Rome just got another beautifully preserved monument: the first ever aqueduct

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Rome skyline, Italy
12/04/2017 / By / , / Post a Comment
If you know Rome, you’ll know you can’t walk more than a few hundred metres in the Italian capital without stumbling over an ancient monument – and it seems the same is true underground.

Builders digging a ventilation shaft for a new metro line in Rome have unearthed what is thought to be the ancient city’s first aqueduct.  It’s fair to say archaeologists are excited; they’re calling it “a sensational discovery of enormous importance”.

The two-metre-high aqueduct was found 18 metres below ground level under the Piazza Celimontana, just a few hundred metres from the Colosseum. It is believed to be a fragment of the Aqua Appia, which was built around 312BC (about 400 years before the Colosseum). For most of its 16 kilometres length it ran underground.

A 10-metre section of the aqueduct has been removed, block-by-block, and brought to the surface, where it will be reconstructed for sightseers. The video (below) shows the archaeologists unearthing, tagging and hoisting the aqueduct to the surface.


Construction work on line C of the Rome Metro is currently running late, partly because of the huge number of archaeological treasures being unearthed by workers in this city, founded nearly 3,000 years ago.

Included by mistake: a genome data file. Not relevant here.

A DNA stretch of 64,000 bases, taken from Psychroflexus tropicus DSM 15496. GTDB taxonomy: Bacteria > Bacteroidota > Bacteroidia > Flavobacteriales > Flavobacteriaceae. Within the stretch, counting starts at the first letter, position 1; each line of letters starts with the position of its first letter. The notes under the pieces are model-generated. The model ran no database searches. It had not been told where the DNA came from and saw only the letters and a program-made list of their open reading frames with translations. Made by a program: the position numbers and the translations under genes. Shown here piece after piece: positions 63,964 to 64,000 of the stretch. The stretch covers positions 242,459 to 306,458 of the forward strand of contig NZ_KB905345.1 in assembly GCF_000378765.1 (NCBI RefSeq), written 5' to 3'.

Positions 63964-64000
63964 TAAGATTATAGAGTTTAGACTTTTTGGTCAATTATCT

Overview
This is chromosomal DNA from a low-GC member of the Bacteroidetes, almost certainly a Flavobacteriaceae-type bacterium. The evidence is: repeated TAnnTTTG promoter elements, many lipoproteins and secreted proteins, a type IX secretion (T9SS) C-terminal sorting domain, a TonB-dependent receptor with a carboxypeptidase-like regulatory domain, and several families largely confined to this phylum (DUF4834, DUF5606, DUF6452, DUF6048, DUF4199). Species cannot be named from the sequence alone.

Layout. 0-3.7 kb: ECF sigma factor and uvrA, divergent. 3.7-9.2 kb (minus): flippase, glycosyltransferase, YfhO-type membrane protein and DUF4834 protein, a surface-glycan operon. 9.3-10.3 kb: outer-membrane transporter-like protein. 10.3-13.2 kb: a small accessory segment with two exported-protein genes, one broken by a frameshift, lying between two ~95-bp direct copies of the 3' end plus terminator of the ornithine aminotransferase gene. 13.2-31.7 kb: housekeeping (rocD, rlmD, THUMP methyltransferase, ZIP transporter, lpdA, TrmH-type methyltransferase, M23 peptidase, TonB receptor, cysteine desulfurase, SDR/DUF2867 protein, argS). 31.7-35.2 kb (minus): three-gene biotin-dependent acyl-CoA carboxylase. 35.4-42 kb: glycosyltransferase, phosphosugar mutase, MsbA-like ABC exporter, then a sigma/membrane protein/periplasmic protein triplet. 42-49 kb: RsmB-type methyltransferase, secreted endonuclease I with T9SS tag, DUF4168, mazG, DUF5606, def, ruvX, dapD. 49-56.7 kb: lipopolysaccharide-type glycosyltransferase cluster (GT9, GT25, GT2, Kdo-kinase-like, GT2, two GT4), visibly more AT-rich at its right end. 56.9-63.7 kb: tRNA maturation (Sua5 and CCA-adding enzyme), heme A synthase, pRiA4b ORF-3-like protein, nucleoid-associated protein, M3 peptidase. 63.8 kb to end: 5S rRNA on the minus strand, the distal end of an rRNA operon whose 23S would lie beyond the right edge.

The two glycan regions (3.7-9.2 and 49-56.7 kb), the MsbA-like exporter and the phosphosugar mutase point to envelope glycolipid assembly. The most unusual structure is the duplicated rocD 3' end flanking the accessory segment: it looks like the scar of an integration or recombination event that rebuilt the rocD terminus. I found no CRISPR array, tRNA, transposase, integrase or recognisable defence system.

Archaeologist Simona Morretta said: “It is only thanks to the concrete bulkheads built for work on the Metro that we could get down to this level and study the entire stratigraphy of Rome for the first time – starting from modern houses and descending to an Iron Age tomb with grave goods, including two bowls, from the late 10th to early 9th century BC.”

Rome’s first aqueduct suffered an ignominious end, becoming a sewer in its latter years. Morretta said that layers of earth from around the aqueduct contained traces of ancient meals.

“All sorts of things were found in the sewers: remains of pets, parts of wild boars, plenty of rare birds, and exotic foods. There were not only the remains of hens, cocks and capons, but also of swans and pheasants, as well as huge marine fish such as grouper,” said Morretta. “Now we know exactly what was eaten by Roman aristocrats living in the large villas in the area.”

Just one more ancient monument to add to the Rome city tour.

Feature image c/o Luc Mercelis, Flickr.

Explore Rome on our small group Secrets of Italy trip. 

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